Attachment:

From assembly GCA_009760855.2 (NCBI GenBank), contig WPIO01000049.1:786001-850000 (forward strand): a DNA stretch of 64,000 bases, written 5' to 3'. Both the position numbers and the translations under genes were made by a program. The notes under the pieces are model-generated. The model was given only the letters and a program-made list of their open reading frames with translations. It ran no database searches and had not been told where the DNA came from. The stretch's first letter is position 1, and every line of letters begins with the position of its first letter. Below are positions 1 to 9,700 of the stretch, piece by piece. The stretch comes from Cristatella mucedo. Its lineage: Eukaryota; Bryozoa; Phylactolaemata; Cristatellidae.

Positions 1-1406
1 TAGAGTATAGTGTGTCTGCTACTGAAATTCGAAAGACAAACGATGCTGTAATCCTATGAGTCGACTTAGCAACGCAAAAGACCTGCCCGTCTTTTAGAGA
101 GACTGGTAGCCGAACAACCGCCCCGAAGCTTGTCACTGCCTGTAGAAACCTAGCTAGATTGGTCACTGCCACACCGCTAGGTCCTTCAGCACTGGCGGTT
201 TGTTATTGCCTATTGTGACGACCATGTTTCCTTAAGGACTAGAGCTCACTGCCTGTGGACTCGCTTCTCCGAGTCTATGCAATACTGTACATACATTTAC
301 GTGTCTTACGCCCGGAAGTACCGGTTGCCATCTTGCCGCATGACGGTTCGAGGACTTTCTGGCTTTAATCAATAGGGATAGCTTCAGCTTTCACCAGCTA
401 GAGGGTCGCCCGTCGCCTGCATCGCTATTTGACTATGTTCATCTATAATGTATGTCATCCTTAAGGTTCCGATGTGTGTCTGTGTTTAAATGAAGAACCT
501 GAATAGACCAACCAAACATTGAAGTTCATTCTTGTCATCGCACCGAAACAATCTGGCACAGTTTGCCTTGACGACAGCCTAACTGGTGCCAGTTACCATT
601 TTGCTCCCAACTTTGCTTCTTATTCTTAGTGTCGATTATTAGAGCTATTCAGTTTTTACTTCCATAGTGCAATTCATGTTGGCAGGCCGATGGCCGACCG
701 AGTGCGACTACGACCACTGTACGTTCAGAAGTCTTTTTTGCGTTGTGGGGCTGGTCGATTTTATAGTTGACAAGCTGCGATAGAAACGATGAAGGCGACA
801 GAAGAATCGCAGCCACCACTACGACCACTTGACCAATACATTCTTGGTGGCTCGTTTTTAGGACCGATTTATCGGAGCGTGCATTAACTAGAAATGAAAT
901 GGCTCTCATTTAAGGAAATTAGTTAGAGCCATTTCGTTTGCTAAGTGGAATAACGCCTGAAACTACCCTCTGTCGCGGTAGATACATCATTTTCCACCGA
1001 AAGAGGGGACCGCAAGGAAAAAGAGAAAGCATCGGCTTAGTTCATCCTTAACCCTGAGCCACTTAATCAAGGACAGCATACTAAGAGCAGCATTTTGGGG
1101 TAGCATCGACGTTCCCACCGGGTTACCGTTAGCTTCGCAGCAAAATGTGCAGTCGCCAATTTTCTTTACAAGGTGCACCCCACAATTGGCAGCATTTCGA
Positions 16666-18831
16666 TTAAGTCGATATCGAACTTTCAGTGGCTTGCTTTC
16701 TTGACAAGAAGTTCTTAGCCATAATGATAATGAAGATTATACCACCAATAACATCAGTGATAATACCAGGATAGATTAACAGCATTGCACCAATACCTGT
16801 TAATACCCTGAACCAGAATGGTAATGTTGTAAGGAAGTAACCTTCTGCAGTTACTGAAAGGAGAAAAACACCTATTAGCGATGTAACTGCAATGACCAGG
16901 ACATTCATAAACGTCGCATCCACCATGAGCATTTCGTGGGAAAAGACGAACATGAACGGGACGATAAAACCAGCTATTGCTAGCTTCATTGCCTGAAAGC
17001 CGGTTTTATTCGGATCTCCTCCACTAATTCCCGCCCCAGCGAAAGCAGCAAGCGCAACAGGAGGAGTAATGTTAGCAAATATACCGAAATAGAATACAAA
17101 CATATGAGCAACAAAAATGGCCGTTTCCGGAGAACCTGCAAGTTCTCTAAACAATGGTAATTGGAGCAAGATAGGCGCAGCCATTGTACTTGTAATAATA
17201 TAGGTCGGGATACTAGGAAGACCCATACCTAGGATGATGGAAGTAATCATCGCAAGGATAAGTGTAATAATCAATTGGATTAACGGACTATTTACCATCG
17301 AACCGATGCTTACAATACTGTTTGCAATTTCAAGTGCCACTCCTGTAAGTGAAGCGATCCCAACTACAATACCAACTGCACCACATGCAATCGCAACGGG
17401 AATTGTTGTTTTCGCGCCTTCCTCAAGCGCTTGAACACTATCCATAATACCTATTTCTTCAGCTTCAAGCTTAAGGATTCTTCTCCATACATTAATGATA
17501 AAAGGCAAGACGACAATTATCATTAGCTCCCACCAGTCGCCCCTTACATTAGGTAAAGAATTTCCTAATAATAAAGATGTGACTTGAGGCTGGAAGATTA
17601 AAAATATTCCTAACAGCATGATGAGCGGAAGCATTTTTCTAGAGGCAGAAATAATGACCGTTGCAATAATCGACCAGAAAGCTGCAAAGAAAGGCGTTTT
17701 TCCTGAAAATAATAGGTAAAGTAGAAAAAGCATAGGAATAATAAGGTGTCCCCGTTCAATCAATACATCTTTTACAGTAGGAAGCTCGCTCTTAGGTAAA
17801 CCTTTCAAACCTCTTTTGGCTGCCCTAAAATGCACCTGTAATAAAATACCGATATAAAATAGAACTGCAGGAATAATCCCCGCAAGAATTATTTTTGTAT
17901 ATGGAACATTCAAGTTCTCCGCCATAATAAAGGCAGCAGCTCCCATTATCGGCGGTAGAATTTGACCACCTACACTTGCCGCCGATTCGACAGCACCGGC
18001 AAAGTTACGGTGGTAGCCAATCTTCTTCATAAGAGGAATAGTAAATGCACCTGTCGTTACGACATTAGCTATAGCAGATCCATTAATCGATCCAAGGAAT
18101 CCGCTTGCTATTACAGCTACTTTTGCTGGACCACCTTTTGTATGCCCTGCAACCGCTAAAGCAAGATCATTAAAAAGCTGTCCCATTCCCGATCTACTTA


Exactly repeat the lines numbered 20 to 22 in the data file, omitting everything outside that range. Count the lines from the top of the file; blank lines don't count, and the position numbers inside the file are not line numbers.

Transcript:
17001 CGGTTTTATTCGGATCTCCTCCACTAATTCCCGCCCCAGCGAAAGCAGCAAGCGCAACAGGAGGAGTAATGTTAGCAAATATACCGAAATAGAATACAAA
17101 CATATGAGCAACAAAAATGGCCGTTTCCGGAGAACCTGCAAGTTCTCTAAACAATGGTAATTGGAGCAAGATAGGCGCAGCCATTGTACTTGTAATAATA
17201 TAGGTCGGGATACTAGGAAGACCCATACCTAGGATGATGGAAGTAATCATCGCAAGGATAAGTGTAATAATCAATTGGATTAACGGACTATTTACCATCG